March 31, 2020
April: Reports citing progress in Seattle and New Rochelle helped sentiment yesterday. More reports today discuss relative success from early social distancing measures in California. NYC is still the main area of concern with higher infection rates, crowded hospitals, lack of adequate supplies and higher mortality rates. Some recent deceleration in Italy has consensus looking for NYC infection rates to improve toward the end of April. The curve in Italy is used because they, like the US and other countries in Europe didn’t implement ultra-aggressive China/South Korea-like testing and tracking measures. Investors will watch Italy and NYC very closely in the days ahead. Also note that fast-tracked clinical trial data on GILD’s remdesivir and REGN’s kevzara as potential Covid-19 treatments should be ready by late April. The current CDC guidelines are in place until the end of April, but this will ultimately come down to infection rates.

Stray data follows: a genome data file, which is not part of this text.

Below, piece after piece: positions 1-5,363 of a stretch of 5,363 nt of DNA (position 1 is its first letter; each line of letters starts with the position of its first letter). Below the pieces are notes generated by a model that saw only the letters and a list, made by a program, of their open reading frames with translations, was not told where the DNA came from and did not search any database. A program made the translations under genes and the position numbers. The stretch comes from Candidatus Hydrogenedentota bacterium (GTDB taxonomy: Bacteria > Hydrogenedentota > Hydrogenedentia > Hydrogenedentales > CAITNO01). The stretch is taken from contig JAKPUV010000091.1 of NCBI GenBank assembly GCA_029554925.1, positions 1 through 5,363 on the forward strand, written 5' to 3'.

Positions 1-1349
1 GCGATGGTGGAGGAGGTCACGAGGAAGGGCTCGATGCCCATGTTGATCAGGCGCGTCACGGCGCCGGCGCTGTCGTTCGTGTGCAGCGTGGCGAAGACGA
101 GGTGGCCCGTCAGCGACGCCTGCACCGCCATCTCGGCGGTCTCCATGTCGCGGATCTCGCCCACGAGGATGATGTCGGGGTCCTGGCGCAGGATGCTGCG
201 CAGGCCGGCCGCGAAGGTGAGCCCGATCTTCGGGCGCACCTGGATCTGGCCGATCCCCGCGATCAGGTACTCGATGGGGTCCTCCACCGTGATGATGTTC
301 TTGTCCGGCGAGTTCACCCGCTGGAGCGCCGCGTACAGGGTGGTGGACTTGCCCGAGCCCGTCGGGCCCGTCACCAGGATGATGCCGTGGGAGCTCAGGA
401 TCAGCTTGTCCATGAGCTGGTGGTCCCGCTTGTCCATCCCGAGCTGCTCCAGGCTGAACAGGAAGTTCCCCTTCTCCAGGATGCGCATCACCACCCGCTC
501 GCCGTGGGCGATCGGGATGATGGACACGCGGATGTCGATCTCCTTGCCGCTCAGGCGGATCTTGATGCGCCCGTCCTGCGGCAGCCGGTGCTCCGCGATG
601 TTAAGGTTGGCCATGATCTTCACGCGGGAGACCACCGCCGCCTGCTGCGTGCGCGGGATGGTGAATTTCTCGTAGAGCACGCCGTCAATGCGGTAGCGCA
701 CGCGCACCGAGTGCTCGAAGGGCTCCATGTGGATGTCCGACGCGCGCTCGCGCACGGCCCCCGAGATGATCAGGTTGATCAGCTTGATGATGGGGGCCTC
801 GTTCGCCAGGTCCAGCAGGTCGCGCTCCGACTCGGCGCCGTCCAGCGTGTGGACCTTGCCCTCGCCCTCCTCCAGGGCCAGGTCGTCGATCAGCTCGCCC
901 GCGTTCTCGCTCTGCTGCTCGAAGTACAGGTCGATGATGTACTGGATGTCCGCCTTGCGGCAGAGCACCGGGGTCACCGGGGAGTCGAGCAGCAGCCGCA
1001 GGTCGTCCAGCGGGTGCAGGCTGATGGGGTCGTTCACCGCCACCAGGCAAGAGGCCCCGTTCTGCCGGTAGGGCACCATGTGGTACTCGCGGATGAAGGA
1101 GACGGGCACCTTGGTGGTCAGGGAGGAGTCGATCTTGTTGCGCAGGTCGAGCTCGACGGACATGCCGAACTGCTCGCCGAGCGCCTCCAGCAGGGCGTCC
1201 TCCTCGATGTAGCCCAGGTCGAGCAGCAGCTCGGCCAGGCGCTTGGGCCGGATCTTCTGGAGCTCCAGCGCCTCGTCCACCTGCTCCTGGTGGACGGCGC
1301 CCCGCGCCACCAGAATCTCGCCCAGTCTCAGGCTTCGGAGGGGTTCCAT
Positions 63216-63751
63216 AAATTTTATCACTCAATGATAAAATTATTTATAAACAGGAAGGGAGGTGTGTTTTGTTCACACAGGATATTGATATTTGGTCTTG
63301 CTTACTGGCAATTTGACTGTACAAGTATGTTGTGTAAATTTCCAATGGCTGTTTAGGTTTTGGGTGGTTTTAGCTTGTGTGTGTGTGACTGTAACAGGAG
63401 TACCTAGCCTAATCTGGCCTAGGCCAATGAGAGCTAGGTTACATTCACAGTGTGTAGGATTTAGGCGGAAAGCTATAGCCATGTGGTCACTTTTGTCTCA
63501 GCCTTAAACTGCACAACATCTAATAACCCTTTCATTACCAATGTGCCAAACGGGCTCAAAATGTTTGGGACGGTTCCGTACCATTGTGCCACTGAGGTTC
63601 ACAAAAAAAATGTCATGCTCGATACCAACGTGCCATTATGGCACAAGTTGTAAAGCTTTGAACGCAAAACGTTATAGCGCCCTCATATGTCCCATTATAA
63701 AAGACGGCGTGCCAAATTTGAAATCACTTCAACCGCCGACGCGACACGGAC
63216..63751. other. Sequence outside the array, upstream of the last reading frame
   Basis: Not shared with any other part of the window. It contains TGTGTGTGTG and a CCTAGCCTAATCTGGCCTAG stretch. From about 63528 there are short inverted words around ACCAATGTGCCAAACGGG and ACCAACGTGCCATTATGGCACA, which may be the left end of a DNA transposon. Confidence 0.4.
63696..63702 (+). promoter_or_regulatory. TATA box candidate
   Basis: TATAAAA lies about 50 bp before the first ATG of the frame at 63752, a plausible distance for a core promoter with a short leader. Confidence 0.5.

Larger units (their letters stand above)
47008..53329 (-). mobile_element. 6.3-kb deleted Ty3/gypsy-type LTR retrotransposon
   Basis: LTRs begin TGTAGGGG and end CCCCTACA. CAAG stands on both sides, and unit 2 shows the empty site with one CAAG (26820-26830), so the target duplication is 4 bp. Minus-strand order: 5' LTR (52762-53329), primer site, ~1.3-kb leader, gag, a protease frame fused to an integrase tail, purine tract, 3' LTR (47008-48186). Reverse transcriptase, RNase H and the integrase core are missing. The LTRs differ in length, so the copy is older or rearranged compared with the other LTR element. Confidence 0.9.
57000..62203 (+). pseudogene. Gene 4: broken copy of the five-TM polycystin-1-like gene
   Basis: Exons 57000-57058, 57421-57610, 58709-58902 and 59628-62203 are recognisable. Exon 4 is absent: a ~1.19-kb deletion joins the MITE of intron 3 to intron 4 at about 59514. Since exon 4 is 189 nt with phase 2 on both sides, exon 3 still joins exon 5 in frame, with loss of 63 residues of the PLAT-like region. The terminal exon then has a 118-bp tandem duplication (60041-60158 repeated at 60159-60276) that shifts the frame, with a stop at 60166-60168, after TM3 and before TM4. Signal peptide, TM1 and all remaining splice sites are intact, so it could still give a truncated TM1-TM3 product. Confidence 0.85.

Economy: Weekly jobless claims data (released Thursday) is now the most-watched report to inform economic estimates. Monthly PMI data will be the most accurate forward-looking data once containment efforts ease in the Eurozone and US. China’s first-in/first out status makes today’s release of March PMI more informative with manufacturing coming in at 52 vs consensus for 44.8 and 35.7 last month, while non-manufacturing came in at 52.3 vs consensus for 42 and up from 29.6 in February. Both measures crossed into expansion territory, but China’s NBS said the bounce merely reflects the resumption of work after more than a month of lockdown, citing concern for operational pressures and funding shortages based on lower demand. That all makes sense, but it’s hard to not to be encouraged by the data. It will be several months before we can accurately assess the global economic fallout, but the policy response seems adequate to keep the pilot light of aggregate demand lit.